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Re: Data Bases/Confidentiality/Observers


Steve Branstetter <[log in to unmask]>


[log in to unmask]


Wed, 4 Dec 1996 10:43:40 -0800





text/plain (1 lines)

Andrew Applegate wrote:
> In the USA, fishery statistics that the government requires businesses
> to submit as part of a fishery management plan are governed by the Magnuson
> Act. Section 303(d) of the Act states:
> "Any statistic submmitted to the Secretary by a ny person in compliance
> with any requirement under subsections (a) and (b) shall be confidential and
> shall not be disclosed; except
> (1) to Federal employees and Council employees who are responsible for
> management plan development and monitoring;
> (2) to State employees pursuant to an agreement with the Secretary that
> prevents public disclosure of the identity or business of any person; or
> (3) when required by court order.

Deviating slightly from the initial concept, there is an interesting
facet in data collection in the US; that observer data, whether gathered
through obligatory or voluntary participation of the vessel, is not
confidential. Up until last year, if an observer was aboard a boat, all
his/her records were subject to review by any regulatory or enforcement
personnel who might board that boat for inspection, etc. Those data, if
revealing an infraction, could be immediately used as evidence. An
alteration of those guidelines last year restricted the use of the data:
records are still subject to review, but enforcement et al. cannot use
those data as evidence against an owner/operator; either for immediate
action or during subsequent legal actions. Other forms of evidence must
be collected for such use. In other words, if observer records
indicated an infraction, let's say exceeding a trip limit, enforcement
et al. must gather additional evidence, such as waiting until the vessel
docks and monitor the offloading. On the surface, this sounds fair,
excpet that the secondary action most likely wouldn't have occurred
without the prior knowledge gained from the initial screening of the
observer records.

Confidentiality of these records is a two-edged sword; with total
confidentiality, enforcement is more difficult. Without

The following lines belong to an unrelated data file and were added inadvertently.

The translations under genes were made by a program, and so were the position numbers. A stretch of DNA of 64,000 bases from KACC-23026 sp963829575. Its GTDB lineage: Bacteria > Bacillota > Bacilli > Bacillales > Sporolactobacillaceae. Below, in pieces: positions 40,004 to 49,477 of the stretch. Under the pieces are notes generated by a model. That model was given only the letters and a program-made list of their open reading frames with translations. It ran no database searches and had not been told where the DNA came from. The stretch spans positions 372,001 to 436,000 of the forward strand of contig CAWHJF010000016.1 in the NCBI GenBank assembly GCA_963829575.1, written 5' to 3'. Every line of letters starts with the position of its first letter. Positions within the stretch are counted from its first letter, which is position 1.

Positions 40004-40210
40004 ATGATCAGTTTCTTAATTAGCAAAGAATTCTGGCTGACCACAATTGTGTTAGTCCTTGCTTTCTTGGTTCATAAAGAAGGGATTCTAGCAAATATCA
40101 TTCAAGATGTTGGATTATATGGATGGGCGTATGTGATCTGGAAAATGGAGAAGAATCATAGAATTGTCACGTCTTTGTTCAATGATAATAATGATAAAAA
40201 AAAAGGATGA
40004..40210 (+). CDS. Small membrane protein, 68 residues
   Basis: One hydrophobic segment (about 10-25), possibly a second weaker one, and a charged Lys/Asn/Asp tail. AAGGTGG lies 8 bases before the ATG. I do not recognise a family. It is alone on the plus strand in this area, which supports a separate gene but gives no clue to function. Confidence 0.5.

confidentiality, vessel owners/operators are reluctant to cooperate in
voluntary observer programs. This does not mean that all or most vessel
owner/operators are crooks and are constantly violating the regulations,
however there may be instances where a trip limit (for example) is
exceeded unintentionally by a few pounds, or even a hundred pounds (some
trip limits do not have allowable overages), or some action taken during
a trip may have been knowledgably OR unknowingly in violation of some
regulation (for example, fishing near a closed area where gear drifts or
crosses into the closed area). The concern about the possibility of
reprisal for cooperating is much greater than the desire to obtain
accurate fishery statistics. Thus, relatedly, because of the
confidentiality issue, in both obligatory (where coverage is not 100%)
and voluntary programs, there is a possibility that the fishing
activities of the vessel during observer coverage are not reflective of
activities during non-coverage periods, thus the data collected are not
truly characterizing the fishery.

If my memory is correct, only 2 sets of comments were received during
the comment period for this proposed federal rule: both from
organizations that ran observer programs and both advocating for total
confidentiality. My organization, which also runs observer programs in
2 fisheries also responded similarly, but apparently these comments were
not received. In any event, these issues were addressed in the final
rule notice published in the Federal Register, but the restricted
availability of observer data was still allowed.
Steve Branstetter, Ph.D., Program Director
Gulf and South Atlantic Fisheries Development Foundation
Ste. 997, Lincoln Center
5401 W. Kennedy Blvd., Tampa, FL 33609
Phone: 813-286-8390 FAX: 813-286-8261
email: [log in to unmask]

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